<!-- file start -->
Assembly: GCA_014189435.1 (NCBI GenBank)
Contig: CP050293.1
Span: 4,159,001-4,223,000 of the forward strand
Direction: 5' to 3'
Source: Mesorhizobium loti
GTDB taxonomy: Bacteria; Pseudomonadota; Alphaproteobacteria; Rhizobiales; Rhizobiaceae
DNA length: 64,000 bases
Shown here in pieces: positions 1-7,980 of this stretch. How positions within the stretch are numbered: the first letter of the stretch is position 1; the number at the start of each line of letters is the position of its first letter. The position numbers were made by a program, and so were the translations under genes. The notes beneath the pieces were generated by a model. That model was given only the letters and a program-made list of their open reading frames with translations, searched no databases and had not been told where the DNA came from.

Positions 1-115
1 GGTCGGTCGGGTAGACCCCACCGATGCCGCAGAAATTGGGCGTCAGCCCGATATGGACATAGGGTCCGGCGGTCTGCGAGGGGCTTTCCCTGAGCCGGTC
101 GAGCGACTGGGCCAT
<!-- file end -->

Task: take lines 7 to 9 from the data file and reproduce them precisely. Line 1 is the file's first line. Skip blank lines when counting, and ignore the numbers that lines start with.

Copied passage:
DNA length: 64,000 bases
Shown here in pieces: positions 1-7,980 of this stretch. How positions within the stretch are numbered: the first letter of the stretch is position 1; the number at the start of each line of letters is the position of its first letter. The position numbers were made by a program, and so were the translations under genes. The notes beneath the pieces were generated by a model. That model was given only the letters and a program-made list of their open reading frames with translations, searched no databases and had not been told where the DNA came from.

Positions 1-115